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ACC Basketball

The Story of the Rivalries, Traditions, and Scandals of the First Two Decades of the Atlantic Coast Conference

J. Samuel Walker

Publication Year: 2011

Walker focuses on the evolution of basketball programs in the ACC in its first 20 years. The continuing theme of the work is how schools tried to maintain a proper balance between academic and athletic achievements. Walker explores how conference administrators, university presidents, chancellors, faculty, coaches, and athletic directors influenced and shaped the athletic program while facing issues such as creation of standards for recruiting players and how best to offer athletes a legitimate chance of earning a degree. The book covers the ACC from its formation in 1953 to the 1972, when the U. of South Carolina left the conference in a dispute over minimum SAT scores for incoming athletes. Walker uses ACC basketball as a way to look inside our culture, situating it in postwar South during a time of racial stress, economic growth, and social change. He shows how basketball and the ACC were deeply influenced by civil rights and the struggle for racial justice. Throughout, he also chronicles on-the-court action, telling stories that recreate for the reader the brilliance and foibles of the coaches, the artistry of the players, the unforgettable games, the tense rivalries, the intense, sometimes wacky, fans, and traditions both new and old that have defined ACC basketball over the years.

Published by: The University of North Carolina Press

Title Page, Copyright Page

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Preface

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pp. xi-xiii

I became a passionate fan of Atlantic Coast Conference (ACC) basketball when I began graduate school in history at the University of Maryland in 1969. I arrived at Maryland in the same year as its new coach, Lefty Driesell, though with considerably less fanfare. For three years, I cheered for Maryland and...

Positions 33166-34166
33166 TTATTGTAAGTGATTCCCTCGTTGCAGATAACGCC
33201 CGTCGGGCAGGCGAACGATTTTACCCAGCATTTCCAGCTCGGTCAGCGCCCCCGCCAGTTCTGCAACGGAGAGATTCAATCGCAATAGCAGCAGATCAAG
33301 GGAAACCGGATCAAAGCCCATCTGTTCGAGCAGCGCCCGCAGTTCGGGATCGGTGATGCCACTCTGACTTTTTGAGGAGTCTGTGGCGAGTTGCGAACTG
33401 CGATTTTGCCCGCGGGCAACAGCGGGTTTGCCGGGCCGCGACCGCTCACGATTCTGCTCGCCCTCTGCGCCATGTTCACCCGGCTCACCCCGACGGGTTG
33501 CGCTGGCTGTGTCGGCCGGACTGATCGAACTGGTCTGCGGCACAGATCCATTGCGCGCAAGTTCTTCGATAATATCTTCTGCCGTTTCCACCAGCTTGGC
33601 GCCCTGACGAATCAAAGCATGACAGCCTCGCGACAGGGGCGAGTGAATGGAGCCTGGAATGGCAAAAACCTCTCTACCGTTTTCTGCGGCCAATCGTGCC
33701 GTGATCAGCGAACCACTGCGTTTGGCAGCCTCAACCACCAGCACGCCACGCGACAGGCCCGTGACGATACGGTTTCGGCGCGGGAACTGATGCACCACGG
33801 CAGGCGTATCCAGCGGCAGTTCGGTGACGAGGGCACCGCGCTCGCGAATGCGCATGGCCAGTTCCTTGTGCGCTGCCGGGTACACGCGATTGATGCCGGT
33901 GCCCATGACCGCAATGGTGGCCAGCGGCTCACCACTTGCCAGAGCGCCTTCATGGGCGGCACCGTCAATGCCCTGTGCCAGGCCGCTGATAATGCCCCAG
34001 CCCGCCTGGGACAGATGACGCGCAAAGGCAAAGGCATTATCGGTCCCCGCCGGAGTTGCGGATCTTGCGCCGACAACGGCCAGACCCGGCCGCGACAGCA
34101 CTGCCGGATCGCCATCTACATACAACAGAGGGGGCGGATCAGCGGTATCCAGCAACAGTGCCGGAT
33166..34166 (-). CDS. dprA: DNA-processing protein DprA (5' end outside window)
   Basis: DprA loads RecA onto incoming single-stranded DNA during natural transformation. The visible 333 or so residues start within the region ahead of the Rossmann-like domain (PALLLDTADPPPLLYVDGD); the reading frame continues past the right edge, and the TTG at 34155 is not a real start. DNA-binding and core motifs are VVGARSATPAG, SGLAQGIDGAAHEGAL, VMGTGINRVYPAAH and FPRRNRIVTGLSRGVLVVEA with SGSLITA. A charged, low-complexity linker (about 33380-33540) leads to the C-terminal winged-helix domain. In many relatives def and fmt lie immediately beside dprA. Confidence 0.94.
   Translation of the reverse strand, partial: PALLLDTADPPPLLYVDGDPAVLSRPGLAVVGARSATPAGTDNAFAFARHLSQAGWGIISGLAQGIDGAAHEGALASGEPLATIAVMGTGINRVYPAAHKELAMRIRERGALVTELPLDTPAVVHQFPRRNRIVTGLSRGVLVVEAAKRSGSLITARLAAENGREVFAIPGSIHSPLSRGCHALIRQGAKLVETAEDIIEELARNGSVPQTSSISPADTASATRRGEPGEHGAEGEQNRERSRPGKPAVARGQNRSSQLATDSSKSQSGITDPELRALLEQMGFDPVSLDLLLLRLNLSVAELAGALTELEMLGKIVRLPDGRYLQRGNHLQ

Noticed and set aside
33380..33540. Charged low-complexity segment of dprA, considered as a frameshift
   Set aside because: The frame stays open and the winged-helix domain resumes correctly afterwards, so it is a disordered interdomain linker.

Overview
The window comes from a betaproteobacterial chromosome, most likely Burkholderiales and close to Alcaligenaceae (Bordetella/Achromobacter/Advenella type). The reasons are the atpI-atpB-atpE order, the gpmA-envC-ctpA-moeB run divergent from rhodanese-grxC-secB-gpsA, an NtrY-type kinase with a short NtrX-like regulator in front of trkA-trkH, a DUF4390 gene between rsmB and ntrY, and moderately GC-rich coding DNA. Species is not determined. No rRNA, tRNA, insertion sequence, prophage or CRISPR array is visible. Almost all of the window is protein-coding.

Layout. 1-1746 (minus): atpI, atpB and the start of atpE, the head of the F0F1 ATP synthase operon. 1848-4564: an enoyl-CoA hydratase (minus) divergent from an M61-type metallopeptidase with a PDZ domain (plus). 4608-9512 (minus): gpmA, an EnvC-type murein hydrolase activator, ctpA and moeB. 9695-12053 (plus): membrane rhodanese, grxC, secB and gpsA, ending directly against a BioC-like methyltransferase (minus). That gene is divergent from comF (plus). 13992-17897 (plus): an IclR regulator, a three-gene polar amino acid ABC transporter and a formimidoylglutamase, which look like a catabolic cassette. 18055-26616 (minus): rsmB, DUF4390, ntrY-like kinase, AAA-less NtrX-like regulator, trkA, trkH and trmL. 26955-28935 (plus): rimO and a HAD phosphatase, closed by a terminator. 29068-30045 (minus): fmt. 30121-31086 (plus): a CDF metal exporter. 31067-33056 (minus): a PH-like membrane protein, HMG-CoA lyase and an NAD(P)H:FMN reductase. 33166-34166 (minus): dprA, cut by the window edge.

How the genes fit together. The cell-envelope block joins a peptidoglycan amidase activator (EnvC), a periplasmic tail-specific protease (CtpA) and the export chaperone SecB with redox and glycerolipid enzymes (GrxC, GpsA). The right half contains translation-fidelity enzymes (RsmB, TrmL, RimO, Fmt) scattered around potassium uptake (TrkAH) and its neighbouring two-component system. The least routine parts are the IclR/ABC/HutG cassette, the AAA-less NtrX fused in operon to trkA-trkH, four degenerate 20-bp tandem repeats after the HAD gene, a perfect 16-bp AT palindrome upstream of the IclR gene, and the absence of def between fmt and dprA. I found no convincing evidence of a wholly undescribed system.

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Prologue

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pp. 1-9

On December 2, 1953, the University of Maryland Terrapins met the University of South Carolina Gamecocks in the first basketball game ever played in the recently formed Atlantic Coast Conference (ACC). Maryland, a legitimate contender for the league title, was favored to win and the matchup...

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1. The Crisis in College Sports, 1951

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pp. 10-29

John E. Hocutt, the dean of men at the College of William and Mary in Williamsburg, Virginia, customarily met individually with all male students near the end of their sophomore year to review their records and evaluate their progress toward graduation. William and Mary was a state-supported institution...

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2. The Founding of the ACC

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pp. 30-62

The disclosures of point shaving in college basketball and the violations of academic standards by football coaches at the College of William and Mary were sources of immense concern to presidents of the members of the Southern Conference. Soon after the William and Mary scandal became public...

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3. The Man Who Made ACC Basketball

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pp. 63-99